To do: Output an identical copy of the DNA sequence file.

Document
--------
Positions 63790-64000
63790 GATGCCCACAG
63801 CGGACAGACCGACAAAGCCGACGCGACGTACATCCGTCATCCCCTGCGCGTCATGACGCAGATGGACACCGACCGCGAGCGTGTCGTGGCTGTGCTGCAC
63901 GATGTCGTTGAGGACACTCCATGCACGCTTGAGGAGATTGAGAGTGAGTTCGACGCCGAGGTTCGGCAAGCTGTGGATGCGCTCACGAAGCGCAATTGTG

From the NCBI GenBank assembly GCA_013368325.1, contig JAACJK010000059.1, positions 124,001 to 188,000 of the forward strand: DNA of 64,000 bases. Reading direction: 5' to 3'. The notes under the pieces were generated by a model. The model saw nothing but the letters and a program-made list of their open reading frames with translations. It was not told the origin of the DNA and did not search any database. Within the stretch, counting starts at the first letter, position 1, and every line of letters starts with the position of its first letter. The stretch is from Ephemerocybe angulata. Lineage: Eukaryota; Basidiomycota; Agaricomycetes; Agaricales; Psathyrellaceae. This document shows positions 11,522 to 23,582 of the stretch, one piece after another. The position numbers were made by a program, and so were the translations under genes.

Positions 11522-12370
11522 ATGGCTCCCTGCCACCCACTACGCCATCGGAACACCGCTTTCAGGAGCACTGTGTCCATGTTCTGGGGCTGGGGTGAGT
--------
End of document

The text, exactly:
Positions 63790-64000
63790 GATGCCCACAG
63801 CGGACAGACCGACAAAGCCGACGCGACGTACATCCGTCATCCCCTGCGCGTCATGACGCAGATGGACACCGACCGCGAGCGTGTCGTGGCTGTGCTGCAC
63901 GATGTCGTTGAGGACACTCCATGCACGCTTGAGGAGATTGAGAGTGAGTTCGACGCCGAGGTTCGGCAAGCTGTGGATGCGCTCACGAAGCGCAATTGTG

From the NCBI GenBank assembly GCA_013368325.1, contig JAACJK010000059.1, positions 124,001 to 188,000 of the forward strand: DNA of 64,000 bases. Reading direction: 5' to 3'. The notes under the pieces were generated by a model. The model saw nothing but the letters and a program-made list of their open reading frames with translations. It was not told the origin of the DNA and did not search any database. Within the stretch, counting starts at the first letter, position 1, and every line of letters starts with the position of its first letter. The stretch is from Ephemerocybe angulata. Lineage: Eukaryota; Basidiomycota; Agaricomycetes; Agaricales; Psathyrellaceae. This document shows positions 11,522 to 23,582 of the stretch, one piece after another. The position numbers were made by a program, and so were the translations under genes.

Positions 11522-12370
11522 ATGGCTCCCTGCCACCCACTACGCCATCGGAACACCGCTTTCAGGAGCACTGTGTCCATGTTCTGGGGCTGGGGTGAGT